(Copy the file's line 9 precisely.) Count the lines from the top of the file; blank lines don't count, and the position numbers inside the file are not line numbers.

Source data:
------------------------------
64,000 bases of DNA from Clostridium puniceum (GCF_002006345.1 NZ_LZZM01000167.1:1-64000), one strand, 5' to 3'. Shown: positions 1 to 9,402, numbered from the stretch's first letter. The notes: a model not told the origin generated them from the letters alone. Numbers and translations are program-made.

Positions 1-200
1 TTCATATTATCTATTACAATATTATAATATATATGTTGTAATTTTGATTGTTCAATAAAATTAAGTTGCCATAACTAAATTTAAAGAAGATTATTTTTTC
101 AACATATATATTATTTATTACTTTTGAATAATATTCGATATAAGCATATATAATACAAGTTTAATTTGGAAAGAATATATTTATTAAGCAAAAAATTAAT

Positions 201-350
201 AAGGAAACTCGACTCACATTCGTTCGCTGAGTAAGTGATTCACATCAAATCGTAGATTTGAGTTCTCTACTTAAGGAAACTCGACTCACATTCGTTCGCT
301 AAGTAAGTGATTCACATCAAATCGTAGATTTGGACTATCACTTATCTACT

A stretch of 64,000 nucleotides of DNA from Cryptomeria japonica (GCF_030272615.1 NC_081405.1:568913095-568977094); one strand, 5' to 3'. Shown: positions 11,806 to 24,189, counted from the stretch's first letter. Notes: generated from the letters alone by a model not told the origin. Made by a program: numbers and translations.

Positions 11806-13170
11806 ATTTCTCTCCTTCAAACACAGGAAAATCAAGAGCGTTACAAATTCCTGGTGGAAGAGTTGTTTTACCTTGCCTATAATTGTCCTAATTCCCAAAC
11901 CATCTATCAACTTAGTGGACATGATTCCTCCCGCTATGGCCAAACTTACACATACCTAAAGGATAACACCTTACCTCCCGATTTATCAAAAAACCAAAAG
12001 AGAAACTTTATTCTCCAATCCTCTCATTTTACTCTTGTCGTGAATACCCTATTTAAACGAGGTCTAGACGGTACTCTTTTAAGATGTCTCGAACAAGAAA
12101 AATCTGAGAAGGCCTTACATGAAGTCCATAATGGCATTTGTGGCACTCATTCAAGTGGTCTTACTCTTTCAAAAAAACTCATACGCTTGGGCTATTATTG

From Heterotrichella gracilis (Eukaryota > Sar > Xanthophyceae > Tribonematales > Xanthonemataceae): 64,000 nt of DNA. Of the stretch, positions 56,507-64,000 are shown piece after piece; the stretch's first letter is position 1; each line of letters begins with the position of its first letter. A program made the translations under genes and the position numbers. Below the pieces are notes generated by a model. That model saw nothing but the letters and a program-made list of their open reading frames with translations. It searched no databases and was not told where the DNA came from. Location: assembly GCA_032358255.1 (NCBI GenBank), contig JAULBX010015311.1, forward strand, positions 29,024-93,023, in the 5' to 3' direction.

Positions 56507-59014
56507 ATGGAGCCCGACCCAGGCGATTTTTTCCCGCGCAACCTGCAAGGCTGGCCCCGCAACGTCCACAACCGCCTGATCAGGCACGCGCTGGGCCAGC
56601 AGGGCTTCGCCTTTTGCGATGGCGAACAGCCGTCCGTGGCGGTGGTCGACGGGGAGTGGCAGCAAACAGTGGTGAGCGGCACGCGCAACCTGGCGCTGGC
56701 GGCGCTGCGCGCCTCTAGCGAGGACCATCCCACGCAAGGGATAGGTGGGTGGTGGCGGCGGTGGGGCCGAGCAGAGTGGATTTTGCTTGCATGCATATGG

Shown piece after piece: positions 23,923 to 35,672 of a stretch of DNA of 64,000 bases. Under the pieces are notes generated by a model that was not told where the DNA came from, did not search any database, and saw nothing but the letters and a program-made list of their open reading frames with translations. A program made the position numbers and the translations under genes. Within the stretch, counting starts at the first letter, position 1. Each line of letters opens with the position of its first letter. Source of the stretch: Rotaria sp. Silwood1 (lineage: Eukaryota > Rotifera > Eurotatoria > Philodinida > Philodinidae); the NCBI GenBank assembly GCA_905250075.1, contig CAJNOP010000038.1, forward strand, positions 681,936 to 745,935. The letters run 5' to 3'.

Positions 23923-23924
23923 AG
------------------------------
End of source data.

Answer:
Positions 11806-13170